• April 16th, 2018

By Sara Wilson

Dr. Anne Franklin Lamar grew up in her mother’s fabric store in the Mississippi Delta. It’s where she often went after school, where she learned to sew, and where she first understood the power of Dr. Anne Franklin Lamar smiling and standing against building.the traditionally female community—those spaces created with the thread and needle and tactile production. This power would end up shaping her intellectual curiosity and academic career.

“It was a different kind of entry into women’s history,” she said. “There are larger concepts of female community and creativity within it.”

Dr. Lamar earned both her master’s and PhD from the English department at the University of Alabama. Her interest in women’s studies began as an undergrad at Mississippi University for Women, where she started working on diary transcriptions. That exercise carried her into working with women’s written private texts and the histories that women tell each other. She feels called to bring women’s stories into the common narrative.

“A lot of times, [women’s stories] are secondary narratives that may be added to a larger history, but very rarely are they the subject of the story,” she said.

For the past two years, Lamar has taught classes in the Honors College centered around those themes of women’s studies and narrative storytelling.

This spring semester, she taught a class about women’s texts that examined quilts, textile work, cookbooks, gardens, diaries, and other traditionally gendered texts and encouraged students to imagine, create, and analyze their own creative projects. Not only did the class look at how women create their own identity, but it also explored how they fostered community through those creations.

In another Honors seminar, she wove together themes from the Honors Common Book Orphan Train by challenging students to record and present an oral history interview with a family member or friend about a pivotal journey in their life, much as the protagonist did in the novel.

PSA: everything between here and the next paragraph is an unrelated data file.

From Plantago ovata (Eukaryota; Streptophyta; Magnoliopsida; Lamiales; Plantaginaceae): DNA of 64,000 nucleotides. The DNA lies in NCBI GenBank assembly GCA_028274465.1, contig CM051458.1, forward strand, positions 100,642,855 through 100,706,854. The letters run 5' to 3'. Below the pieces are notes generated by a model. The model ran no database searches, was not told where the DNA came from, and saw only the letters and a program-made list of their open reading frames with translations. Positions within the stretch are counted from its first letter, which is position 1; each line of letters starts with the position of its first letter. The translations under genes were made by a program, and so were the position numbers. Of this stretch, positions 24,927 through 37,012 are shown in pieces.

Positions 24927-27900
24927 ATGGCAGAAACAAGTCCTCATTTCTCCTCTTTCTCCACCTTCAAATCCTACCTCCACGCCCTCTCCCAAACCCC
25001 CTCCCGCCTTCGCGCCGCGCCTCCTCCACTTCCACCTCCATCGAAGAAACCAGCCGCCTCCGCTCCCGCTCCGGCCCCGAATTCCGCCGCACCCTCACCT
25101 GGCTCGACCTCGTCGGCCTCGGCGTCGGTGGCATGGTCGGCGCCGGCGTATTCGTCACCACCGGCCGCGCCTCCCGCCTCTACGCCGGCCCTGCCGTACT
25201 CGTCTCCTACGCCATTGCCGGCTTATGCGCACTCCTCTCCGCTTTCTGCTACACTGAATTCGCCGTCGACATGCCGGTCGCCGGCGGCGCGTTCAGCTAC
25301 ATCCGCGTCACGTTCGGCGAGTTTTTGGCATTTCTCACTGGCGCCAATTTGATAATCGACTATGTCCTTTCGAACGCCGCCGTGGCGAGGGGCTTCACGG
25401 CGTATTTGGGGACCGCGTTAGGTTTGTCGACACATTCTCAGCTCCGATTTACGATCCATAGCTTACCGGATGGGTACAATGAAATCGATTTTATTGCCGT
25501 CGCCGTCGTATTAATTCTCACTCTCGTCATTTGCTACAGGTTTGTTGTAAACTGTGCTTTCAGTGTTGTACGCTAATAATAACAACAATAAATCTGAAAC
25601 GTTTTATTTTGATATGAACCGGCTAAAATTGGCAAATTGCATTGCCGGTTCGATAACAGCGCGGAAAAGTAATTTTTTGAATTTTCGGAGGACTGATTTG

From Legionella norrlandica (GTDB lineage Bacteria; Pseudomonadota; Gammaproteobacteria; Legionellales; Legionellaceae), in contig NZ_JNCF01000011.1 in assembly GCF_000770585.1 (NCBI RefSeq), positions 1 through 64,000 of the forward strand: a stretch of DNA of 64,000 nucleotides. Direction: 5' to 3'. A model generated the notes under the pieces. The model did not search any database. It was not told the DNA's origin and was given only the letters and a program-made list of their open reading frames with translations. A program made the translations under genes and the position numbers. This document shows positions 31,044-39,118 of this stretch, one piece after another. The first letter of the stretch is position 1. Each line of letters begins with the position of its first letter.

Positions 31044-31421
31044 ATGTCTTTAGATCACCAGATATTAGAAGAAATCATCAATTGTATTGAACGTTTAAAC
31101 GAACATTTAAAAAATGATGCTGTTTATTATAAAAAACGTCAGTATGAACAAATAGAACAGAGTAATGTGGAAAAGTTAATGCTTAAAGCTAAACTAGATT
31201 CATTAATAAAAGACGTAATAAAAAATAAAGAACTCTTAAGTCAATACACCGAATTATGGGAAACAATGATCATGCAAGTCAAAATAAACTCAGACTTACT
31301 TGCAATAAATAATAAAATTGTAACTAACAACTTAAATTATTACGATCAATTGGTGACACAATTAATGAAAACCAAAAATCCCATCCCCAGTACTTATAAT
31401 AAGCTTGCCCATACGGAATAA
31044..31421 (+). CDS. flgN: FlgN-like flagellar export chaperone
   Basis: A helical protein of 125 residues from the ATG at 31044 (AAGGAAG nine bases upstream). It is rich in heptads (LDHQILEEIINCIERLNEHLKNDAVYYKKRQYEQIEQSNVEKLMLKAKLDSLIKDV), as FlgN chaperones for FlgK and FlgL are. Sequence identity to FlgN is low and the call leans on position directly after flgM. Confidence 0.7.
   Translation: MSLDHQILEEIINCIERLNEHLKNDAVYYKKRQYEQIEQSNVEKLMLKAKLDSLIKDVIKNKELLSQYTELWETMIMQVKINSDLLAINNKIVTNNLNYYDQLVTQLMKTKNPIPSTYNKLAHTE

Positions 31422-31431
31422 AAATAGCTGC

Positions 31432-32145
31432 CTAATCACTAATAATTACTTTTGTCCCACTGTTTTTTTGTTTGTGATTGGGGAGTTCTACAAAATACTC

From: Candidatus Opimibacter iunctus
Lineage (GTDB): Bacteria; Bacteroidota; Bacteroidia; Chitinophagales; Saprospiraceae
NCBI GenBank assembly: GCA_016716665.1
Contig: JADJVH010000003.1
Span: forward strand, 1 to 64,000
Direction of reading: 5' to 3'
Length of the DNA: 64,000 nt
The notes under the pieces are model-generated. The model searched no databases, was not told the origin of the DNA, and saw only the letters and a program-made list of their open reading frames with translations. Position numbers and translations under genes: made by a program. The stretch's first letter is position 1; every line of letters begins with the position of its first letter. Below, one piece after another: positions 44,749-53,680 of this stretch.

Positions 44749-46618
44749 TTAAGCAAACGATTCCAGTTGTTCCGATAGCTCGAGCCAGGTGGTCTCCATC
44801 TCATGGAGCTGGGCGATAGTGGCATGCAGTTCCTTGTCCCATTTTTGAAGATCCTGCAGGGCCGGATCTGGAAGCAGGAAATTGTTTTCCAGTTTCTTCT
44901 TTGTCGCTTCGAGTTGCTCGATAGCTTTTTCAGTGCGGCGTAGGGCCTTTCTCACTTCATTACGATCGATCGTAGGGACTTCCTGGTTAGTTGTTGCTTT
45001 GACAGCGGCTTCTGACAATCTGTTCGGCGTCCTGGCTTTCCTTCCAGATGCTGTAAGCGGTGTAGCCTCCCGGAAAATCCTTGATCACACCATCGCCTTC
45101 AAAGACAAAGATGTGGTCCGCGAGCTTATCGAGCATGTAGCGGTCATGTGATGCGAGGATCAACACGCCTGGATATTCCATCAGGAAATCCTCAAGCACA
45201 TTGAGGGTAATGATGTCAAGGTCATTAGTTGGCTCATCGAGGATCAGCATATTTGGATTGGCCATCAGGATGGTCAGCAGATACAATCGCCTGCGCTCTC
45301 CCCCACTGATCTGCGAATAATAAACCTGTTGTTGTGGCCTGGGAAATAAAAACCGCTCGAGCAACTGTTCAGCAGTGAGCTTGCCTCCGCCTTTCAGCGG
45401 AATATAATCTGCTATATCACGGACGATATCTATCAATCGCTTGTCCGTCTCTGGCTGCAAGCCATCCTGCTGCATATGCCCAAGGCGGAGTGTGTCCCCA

Orphan Train was perfect because there was some oral history woven into that already rich text, and I was able to work that project into my UH155 class,” she said. “There wasn’t a single student in that class who didn’t learn something new and impactful from the [experience].”

Lamar values two aspects of the Honors College above all else: the small class sizes and the emphasis on experiential learning.

“I have the opportunity to do things like an oral history project woven into a freshman-level class because of the focus from Honors on experiential learning and our desire for students to dig deeply into the topics and explore how this study challenges them,” she said.

Lamar admires how UH155 and UH300 Honors seminars teach students what deep dives into scholarship look like. That expectation of academic engagement combined with a diverse student body propel a small seminar into a unique educational opportunity.

“The 15 student cap is a game-changer because it allows students from all different backgrounds and disciplines to come in and discuss,” she said “I have students from all over the U.S. majoring in engineering, biology, humanities, and so on, and there’s always a wonderful mix of  different perspectives. With that smaller class size, we can foster discussion that goes beyond surface level.”

In her free time, Lamar does pottery, including teaching pottery classes in the summer and creating mugs for the popular coffee shop UPerk. She learned to throw as a teenager, but returned to it as a serious craft about five years ago. She said she values the meditative, repetitive nature of her pottery, and that it enhances her teaching as well.

“It is such a tactile and whole-body experience,” she said. “I think that in the humanities you can get so focused on being only in your mind. But especially with the women’s text class—with sewing and cooking—experiencing something with your whole body and articulating that experience is something that we don’t emphasize as much in teaching, but we should.”

Whether she is teaching a freshman Honors seminar about dystopian literature or engaging upperclassmen with the work of Southern women writers, Lamar feels called back to the physical, the tactile, and the creative.

As a girl, she learned to quilt and explored the remarkable stories women have to tell. As a woman and as an educator, she teaches to always consider a different perspective and to remember the process in everything.

“There’s something to be said for making stuff with your hands and taking the time to tell your story and honor the stories of others,” she said. “These basic principles are definitely woven into  every aspect of  my teaching.”

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